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Domitila Barrios de Chungara, 1937-2012

Domitila Barrios de Chungara, a renowned union leader, feminist, and revolutionary from Bolivia, died on March 13 at age 74. Monthly Review Press is proud to have published her classic memoir, Let Me Speak!, co-authored with Moema Viezzer. The book is a gripping account of her early life in a Bolivian mining town, her subsequent radicalization, and her efforts to organize miners and their wives in the struggle against exploitation and against U.S.-backed dictatorships. Available for a discount of 40% off until the end of April.  | more…

MR Panels at the Left Forum, NYC

A unique phenomenon in the U.S. and the world, Left Forum convenes the largest annual conference of a broad spectrum of left and progressive intellectuals, activists, academics, organizations and the interested public. Conference participants come together to engage a wide range of critical perspectives on the world, to discuss differences, commonalities, and alternatives to current predicaments, and to share ideas for understanding and transforming the world. | more…

Upcoming Events with Steve Early

Steve Early, author of Embedded With Organized Labor: Journalistic Reflections on the Class War at Home, contributor to Wisconsin Uprising, and author of The Civil Wars in U.S. Labor (from Haymarket Books), will be speaking at the following events. | more…

Class Dismissed: Why We Cannot Teach or Learn Our Way Out of Inequality by John Marsh

Class Dismissed reviewed in CHOICE

Writing as en engaged public intellectual, Marsh (English, Pennsylvania State Univ.) argues that education, from preschool through graduate school, should not be viewed as a panacea for America’s economic and social ills. Instead, he calls for a drastic decrease in poverty and inequality as a more potent elixir. Marsh marshals ample historical and empirical evidence to bolster his case. | more…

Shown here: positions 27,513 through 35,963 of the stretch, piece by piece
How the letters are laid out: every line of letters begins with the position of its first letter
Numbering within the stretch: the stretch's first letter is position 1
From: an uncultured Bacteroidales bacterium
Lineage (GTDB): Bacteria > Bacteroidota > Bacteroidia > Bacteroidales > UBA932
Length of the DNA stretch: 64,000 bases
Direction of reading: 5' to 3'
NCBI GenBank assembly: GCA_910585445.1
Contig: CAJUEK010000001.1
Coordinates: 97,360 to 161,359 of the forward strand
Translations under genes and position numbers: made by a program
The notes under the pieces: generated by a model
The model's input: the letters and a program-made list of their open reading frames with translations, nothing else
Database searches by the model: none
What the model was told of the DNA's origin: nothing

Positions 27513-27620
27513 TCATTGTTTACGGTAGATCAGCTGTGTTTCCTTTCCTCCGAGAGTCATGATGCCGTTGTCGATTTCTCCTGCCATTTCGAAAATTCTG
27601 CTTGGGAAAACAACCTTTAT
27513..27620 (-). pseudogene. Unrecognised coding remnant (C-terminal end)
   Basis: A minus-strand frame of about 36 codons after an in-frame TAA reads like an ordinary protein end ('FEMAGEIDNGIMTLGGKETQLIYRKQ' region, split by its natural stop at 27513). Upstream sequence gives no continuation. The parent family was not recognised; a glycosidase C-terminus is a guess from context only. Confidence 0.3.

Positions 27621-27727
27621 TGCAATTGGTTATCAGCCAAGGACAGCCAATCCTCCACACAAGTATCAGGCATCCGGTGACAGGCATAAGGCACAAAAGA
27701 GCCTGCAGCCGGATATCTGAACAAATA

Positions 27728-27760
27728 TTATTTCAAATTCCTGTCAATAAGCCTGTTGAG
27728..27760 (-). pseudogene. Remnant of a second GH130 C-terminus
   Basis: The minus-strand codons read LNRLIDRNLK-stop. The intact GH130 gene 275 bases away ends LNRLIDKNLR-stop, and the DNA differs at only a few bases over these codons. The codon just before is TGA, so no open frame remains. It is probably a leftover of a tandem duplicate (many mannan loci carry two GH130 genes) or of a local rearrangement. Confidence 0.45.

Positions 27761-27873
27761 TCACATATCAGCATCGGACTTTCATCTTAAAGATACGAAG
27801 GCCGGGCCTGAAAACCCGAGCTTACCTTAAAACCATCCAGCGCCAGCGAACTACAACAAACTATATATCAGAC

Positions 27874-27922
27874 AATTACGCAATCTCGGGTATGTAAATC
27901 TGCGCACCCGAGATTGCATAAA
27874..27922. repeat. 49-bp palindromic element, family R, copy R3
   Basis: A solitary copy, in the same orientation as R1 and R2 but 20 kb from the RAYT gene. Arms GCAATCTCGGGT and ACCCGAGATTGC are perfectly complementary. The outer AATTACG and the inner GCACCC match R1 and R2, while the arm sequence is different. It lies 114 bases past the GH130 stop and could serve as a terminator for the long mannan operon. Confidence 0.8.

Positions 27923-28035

Social Structure & Forms of Consciousness Vol. II reviewed on Counterfire

The central aspect of Mészáros’ argument is the impossibility of understanding structure except through history. Furthermore, the denial of history (which is more or less explicit in structuralism and its progeny) is the necessary result of a failure to understand the dialectic of structure and history. Associated with this problem are a whole range of issues, first of all of course, the use of the Marxist concept of base and superstructure. There are also such matters as the relationship between individual and society, as exemplified, in a problematic sense, in Jean-Paul Sartre’s attempts to reconcile existentialism and Marxism. While both Sartre’s and Lévi-Strauss’ work is seen ultimately in terms of failure, Sartre is regarded with considerable respect. In contrast, Mészáros has little patience with Lévi-Strauss, for whom history in itself was a problem. | more…

"Oh Union," music inspired by Wisconsin Uprising

Wisconsin Uprising, published by Monthly Review Press, has just done what was needed, which was publishing a book for the people’s movement. In honor of Wisconsin Uprising, here is a free download of “Oh Union,” which is a tribute to our greatest defense against corruption, the Union. Inspired in part by recent events in Wisconsin, the song describes the world without Unions. | more…

Mexico's Revolution Then and Now reviewed in The Progressive Populist

In Mexico’s Revolution Then and Now (Monthly Review, paperback, 2010), James D. Cockcroft provides a window to the past and present of the US neighbor. A speaker of English and Spanish, Cockcroft is also a prolific author of books on Mexico, with over a half-century of experience and study there. His new book published a century after the Mexican Revolution arrives at a crucial time, as pundits and politicians “talk loud and say nothing” about the struggles of common people in Mexico. | more…